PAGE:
Cookies on this website
We use cookies to ensure that we give you the best experience on our website. If you click 'Continue' we'll assume that you are happy to receive all cookies and you won't see this message again. Click 'Find out more' for information on how to change your cookie settings.

C1q is the first subcomponent of the classical pathway of the complement system and a major connecting link between innate and acquired immunity. As a versatile charge pattern recognition molecule, C1q is capable of engaging a broad range of ligands via its heterotrimeric globular domain (gC1q) which is composed of the C-terminal regions of its A (ghA), B (ghB) and C (ghC) chains. Recent studies using recombinant forms of ghA, ghB and ghC have suggested that the gC1q domain has a modular organization and each chain can have differential ligand specificity. The crystal structure of the gC1q, molecular modeling and protein engineering studies have combined to illustrate how modular organization, charge distribution and the spatial orientation of the heterotrimeric assembly offer versatility of ligand recognition to C1q. Although the biochemical and structural studies have provided novel insights into the structure-function relationships within the gC1q domain, they have also raised many unexpected issues for debate.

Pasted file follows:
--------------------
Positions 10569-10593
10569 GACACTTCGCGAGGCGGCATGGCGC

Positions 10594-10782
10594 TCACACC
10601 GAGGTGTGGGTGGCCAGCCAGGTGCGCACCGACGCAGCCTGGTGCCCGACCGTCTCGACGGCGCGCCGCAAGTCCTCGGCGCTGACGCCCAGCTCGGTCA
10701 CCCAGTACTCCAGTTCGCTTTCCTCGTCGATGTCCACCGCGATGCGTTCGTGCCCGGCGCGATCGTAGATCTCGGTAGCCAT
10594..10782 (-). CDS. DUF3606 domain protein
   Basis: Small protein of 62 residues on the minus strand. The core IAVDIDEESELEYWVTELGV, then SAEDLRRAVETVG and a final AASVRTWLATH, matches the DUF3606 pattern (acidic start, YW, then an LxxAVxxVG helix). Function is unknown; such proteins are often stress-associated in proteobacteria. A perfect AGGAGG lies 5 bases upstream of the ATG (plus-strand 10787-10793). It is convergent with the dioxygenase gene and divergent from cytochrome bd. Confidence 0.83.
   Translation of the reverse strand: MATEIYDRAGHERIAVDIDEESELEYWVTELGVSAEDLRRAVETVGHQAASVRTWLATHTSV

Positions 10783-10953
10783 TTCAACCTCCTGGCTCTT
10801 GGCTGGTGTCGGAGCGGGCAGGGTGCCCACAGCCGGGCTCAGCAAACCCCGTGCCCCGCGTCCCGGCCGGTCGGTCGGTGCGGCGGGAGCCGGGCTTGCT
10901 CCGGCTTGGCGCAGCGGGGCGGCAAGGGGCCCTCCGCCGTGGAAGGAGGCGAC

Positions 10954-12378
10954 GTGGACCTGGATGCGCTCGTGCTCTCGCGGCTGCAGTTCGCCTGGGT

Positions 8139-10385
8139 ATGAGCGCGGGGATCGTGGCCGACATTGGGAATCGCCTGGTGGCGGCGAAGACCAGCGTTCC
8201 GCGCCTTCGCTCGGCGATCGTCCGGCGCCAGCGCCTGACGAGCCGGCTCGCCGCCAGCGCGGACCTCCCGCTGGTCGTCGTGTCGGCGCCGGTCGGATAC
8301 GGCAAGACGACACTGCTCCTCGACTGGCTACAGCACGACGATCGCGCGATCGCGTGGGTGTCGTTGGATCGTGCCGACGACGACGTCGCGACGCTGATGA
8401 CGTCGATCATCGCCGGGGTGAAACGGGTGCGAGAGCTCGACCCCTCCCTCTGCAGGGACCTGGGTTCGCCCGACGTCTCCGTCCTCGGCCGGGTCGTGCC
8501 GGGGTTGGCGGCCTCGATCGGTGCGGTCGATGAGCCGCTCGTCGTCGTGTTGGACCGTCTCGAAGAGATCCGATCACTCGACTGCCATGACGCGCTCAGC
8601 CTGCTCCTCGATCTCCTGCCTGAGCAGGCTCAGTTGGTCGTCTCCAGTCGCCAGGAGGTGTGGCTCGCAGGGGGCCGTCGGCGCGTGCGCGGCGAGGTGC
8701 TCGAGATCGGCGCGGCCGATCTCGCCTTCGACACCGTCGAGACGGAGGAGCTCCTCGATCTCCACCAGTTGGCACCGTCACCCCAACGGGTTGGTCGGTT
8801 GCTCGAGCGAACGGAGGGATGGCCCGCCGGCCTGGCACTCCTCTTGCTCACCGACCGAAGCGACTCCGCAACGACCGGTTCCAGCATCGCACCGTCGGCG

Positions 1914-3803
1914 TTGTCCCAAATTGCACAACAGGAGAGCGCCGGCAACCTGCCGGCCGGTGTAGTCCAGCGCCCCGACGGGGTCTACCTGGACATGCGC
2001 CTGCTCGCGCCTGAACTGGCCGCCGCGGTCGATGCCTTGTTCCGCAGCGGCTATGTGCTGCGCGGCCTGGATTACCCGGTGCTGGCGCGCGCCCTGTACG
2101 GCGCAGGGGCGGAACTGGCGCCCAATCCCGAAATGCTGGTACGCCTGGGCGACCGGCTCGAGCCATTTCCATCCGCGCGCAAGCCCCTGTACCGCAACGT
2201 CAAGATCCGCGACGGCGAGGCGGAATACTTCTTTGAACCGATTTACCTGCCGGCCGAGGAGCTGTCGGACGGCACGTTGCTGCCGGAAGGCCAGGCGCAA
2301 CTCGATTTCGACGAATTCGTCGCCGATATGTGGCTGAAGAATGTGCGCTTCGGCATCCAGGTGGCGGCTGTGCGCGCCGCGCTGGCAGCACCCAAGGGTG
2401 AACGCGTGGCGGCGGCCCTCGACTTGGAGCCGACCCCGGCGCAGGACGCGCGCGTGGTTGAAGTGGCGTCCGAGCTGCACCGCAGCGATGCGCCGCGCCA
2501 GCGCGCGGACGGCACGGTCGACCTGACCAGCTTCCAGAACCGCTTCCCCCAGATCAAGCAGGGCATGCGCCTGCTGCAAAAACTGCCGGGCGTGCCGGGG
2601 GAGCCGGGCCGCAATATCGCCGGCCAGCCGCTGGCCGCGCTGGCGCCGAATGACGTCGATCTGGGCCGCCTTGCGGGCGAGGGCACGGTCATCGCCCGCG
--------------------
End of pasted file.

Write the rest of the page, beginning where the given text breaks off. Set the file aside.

Original publication

DOI

10.1016/j.imlet.2004.06.015

Type

Journal article

Journal

Immunol Lett

Publication Date

09/2004

Volume

95

Pages

113 - 128

Keywords

Animals, C-Reactive Protein, Complement C1q, Humans, Immunity, Innate, Immunoglobulin G, Protein Structure, Tertiary